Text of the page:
ICYMI, 2014 was not just any old year in health care. The problem isn’t finding historic events to note, it’s pruning the list. Here’s a crack at some things that we at The Commonwealth Fund thought worth calling out.

  1. Uninsured rate drops: For the first time...

Read Post

Health Reform: Foolish, Courageous, or Both

(1) Comments | Posted December 4, 2014 | 3:50 PM

Some supporters of the Affordable Care Act (ACA) are worried they're paying a political price for health care reform. The political fallout should come as no surprise.

The history of comprehensive health reform shows unequivocally that it's a short-term political disaster. That's why so many political leaders have...

Read Post

Electronic Health Records: The New Lightning Rod in Health Care

(0) Comments | Posted October 31, 2014 | 1:52 PM

When Texas Health Presbyterian Hospital failed to diagnose the first known case of Ebola in the U.S., the hospital initially blamed its electronic health record (EHR). As it turned out, the problem was the humanware, not the software. The culprit was a mundane and all-too-common failure by people to communicate...

Read Post

Do Health Care Costs Fuel Economic Inequality in the United States?

(0) Comments | Posted September 16, 2014 | 7:15 PM

The growing debate over economic inequality in the developed world, highlighted by Thomas Piketty's Capital in the Twenty-First Century, raises an interesting question that is particularly pertinent to the United States. Have escalating health care costs contributed to the huge economic gap between America's rich and the rest? The evidence,...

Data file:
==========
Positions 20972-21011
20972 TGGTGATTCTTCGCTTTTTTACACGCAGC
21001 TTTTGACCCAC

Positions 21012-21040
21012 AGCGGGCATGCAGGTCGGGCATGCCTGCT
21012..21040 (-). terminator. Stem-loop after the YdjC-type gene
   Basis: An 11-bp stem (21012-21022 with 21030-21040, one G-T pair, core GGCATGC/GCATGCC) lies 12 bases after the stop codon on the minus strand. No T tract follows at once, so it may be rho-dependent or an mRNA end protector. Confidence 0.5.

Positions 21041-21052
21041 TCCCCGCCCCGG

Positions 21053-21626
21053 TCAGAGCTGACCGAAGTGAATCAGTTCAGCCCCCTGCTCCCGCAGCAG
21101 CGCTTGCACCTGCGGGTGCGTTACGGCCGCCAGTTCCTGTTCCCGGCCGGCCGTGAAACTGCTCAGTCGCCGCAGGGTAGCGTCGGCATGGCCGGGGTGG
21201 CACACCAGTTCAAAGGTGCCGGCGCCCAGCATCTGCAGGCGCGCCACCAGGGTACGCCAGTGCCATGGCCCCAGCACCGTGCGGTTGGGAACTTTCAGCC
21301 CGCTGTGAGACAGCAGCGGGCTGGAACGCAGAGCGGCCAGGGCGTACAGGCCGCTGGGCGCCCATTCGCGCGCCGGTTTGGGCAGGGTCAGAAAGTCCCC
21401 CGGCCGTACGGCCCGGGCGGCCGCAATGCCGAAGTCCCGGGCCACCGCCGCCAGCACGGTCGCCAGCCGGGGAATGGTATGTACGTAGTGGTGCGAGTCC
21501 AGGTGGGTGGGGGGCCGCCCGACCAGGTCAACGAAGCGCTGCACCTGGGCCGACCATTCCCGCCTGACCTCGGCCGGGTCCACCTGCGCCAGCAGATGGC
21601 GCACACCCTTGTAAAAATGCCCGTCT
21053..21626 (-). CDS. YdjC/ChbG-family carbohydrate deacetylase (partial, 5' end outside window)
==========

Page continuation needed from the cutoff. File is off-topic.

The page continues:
Read Post

Drugs and Dollars

(0) Comments | Posted July 31, 2014 | 11:54 AM

Even with the relentless spotlight on the Affordable Care Act, a new health issue is edging toward center stage: drug costs. The poster drug for this controversy is Sovaldi, a dramatically effective and extraordinarily expensive new agent for treating hepatitis C, which causes chronic liver infection.

The hepatitis C virus...

Read Post

Big: Grappling With the Size of U.S. Health Care

(0) Comments | Posted July 10, 2014 | 4:48 PM

When it comes to U.S. health care, size is a big deal (sorry). Here are a few facts to make the point.

Our health care system serves a country extending 4,600 miles -- from the Bering Strait to Key West. The distance from the equator to the North Pole: 6,000...

Read Post

Of Leaders and Geeks

(0) Comments | Posted June 30, 2014 | 6:37 PM

Consider these seemingly unrelated developments:

1. An IT failure ( nearly destroys a president's legacy, while a seeming IT triumph (the National Security Agency's electronic snooping skills) throws his foreign policy into turmoil.

2. According to Michael Lewis' fascinating and scary book Flash Boys, Wall Street geeks make billions through...

Read Post

Drop in Health Care-Acquired Infections Points the Way to Progress

(1) Comments | Posted April 18, 2014 | 6:26 PM

Sometimes the news is good.

Recently, the Centers for Disease Control and Prevention (CDC) released data showing that health care-acquired infections (HAIs) are decreasing in the nation's hospitals. Dropping fastest are central line-associated blood stream infections (44 percent from 2008-12) and some surgical site infections (down as...

Read Post

Time to Move on

(0) Comments | Posted April 2, 2014 | 11:47 AM